It’s weird that photographers spend years or even a whole lifetime, trying to capture moments that added together, don’t even amount to a couple of hours. James Lalropui Keivom
So far, the most successful of my photographs, if you judge success by Judges’ comments, gaining a place in club competitions or acceptance in a Photography Salon – has been ‘Reflections at the Reichstag’. It was accepted in the Bristol Salon of Photography, it did well in inter club competitions and came second in the Monochrome section of our club’s annual competition. In some respects though it could be seen as a rather boring and ordinary picture.
The photography tutor had let us loose in the Reichstag, the German Parliament. It is an amazing building full of glass and thousands of reflections, designed to represent a new era of openness and transparency after the Berlin wall came down. When I finally arrived on the roof, people were admiring the view, resting and chatting and the one security guard looked rather bored as he studied his feet with his head down in his chest. I ‘camped’ for a while to study the scene. I was interested in the mirror to the right of me and the three boys on the bench. It seemed initially, as if there was nothing interesting going on at all. I moved further to the right, sizing up how I would need to stand if I was to get a successful picture using the mirror. I hoped that the three boys would eventually form an interesting pattern, preferably fan shaped. I wanted a curve to contrast with all the straight lines of the cranes and concrete. As I was imagining how the picture could be, if the security guard just stepped back a little and lifted his head, the three boys suddenly moved into the position I’d hoped for. I could only just see part of them as the guard was still blocking my view. I crouched down and leaned on the lower part of the wall. As I did so the security guard stepped back and leaned on the wall too. He looked up and I knew I had the picture I wanted. Just as I took the picture a woman appeared from nowhere and blocked my view of the boys. No longer in my desired fan position, the boys now began to mess about and the security guard turned his head away to watch them. The moment had gone. Although slightly irritated by my failure to see the woman in time, I decided to stay where I was, just in case another picture framed itself in my lens. I crouched with aching knees for at least another twenty minutes.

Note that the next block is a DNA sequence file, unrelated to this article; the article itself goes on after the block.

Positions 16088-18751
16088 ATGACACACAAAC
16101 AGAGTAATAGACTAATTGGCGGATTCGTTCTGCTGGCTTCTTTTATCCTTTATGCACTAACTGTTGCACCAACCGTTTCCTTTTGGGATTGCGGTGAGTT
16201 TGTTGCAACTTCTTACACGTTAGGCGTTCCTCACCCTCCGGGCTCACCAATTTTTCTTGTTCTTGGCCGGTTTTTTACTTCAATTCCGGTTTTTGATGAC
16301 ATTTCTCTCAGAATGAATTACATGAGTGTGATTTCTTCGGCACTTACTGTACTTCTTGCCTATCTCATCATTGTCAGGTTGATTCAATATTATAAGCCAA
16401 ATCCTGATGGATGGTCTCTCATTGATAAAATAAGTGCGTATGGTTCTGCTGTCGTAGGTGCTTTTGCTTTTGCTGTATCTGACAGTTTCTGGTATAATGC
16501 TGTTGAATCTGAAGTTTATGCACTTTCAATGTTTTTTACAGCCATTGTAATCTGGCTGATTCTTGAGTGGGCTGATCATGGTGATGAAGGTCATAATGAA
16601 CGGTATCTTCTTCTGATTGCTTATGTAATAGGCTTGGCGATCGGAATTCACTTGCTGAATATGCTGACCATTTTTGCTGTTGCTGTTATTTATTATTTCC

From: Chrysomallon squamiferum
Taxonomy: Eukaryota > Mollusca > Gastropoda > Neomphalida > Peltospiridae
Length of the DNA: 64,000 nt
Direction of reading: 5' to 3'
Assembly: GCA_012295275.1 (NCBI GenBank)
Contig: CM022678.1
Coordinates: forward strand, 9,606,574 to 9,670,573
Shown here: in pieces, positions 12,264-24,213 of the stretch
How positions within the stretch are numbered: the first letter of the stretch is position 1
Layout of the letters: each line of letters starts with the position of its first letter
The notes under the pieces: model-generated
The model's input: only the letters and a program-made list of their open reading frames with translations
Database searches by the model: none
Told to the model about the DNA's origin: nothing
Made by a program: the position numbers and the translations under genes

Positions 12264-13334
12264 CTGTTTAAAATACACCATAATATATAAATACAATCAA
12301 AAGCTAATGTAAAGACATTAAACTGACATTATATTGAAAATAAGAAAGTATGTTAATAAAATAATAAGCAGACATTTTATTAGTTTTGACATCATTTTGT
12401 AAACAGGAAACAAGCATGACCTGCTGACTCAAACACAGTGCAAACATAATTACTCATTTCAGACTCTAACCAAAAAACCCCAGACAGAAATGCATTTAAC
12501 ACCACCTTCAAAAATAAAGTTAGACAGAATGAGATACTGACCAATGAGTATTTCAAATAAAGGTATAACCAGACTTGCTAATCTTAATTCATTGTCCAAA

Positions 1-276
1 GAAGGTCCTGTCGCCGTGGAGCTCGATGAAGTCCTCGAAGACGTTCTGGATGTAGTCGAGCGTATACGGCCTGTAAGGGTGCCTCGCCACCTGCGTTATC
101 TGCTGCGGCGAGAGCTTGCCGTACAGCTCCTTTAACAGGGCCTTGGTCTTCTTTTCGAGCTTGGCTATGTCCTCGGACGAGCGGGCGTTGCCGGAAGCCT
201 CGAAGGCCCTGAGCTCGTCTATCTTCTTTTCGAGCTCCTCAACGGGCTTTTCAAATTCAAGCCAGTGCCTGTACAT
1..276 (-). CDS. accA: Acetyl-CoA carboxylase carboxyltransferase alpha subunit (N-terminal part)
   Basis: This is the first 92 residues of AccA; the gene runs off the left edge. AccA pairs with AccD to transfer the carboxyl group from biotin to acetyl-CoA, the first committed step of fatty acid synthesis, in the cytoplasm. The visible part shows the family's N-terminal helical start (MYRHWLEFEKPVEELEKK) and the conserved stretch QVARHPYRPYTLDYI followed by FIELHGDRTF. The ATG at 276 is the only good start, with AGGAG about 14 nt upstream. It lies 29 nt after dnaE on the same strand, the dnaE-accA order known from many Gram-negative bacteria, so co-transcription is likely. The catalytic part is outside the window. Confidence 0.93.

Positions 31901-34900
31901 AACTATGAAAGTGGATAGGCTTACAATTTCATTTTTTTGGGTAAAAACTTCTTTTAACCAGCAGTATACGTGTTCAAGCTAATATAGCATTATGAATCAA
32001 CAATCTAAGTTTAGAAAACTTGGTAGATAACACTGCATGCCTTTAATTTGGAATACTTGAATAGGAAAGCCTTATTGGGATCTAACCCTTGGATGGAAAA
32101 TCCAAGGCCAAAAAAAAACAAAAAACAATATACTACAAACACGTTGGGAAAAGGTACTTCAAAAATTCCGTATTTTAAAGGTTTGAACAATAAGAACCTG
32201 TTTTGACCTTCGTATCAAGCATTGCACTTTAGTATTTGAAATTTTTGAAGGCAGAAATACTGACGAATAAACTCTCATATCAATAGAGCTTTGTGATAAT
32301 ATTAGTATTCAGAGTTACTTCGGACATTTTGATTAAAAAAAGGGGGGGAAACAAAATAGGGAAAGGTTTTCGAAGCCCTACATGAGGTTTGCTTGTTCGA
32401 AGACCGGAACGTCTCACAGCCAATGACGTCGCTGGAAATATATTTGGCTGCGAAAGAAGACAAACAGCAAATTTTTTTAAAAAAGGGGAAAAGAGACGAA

I was about to give up and for the very last time, I lined up the towering cranes in my viewfinder and re-positioned myself and the camera slightly. Within seconds the boys sat down again making the curve I wanted and as they did so the security guard took his eyes away from them to watch others just arriving. In that split second I had the symmetrical picture I wanted and this time no-one spoiled my view.
Back on home ground several months later, we had set off for the coast, very early one Sunday morning. I was hoping to photograph what has become a popular subject for amateur photographers, beach huts. I was not intending to spend anytime on street photography. We walked for ages and when we found the beach huts I was at a loss as to how to take a picture that was different from the many others I had seen. I was disappointed. Deciding I wasn’t in a creative frame of mind at all, I turned my attention to the people who had braved the rather cool and damp conditions to visit Wells-Next-the-Sea. Within minutes I saw the picture above. It amused me and I quickly grabbed the shot just before the lady on the end, left the scene to buy another can of coke. It all happened very quickly. The uneven number of subjects and their positions, the coke can and the handbag making natural ends on the bench are features that make this an interesting picture to me. The humor in the picture is an added bonus.
I am not sure which picture I prefer. I have realised though, that both methods of taking photographs in the street, ‘camping’ and ‘grab shots’ can involve an element of luck, however, the competent photographer definitely needs to have a vision as well as patience when ‘camping’ and very good observational skills alongside ‘with-it-ness’ to get an interesting ‘grab’ shot.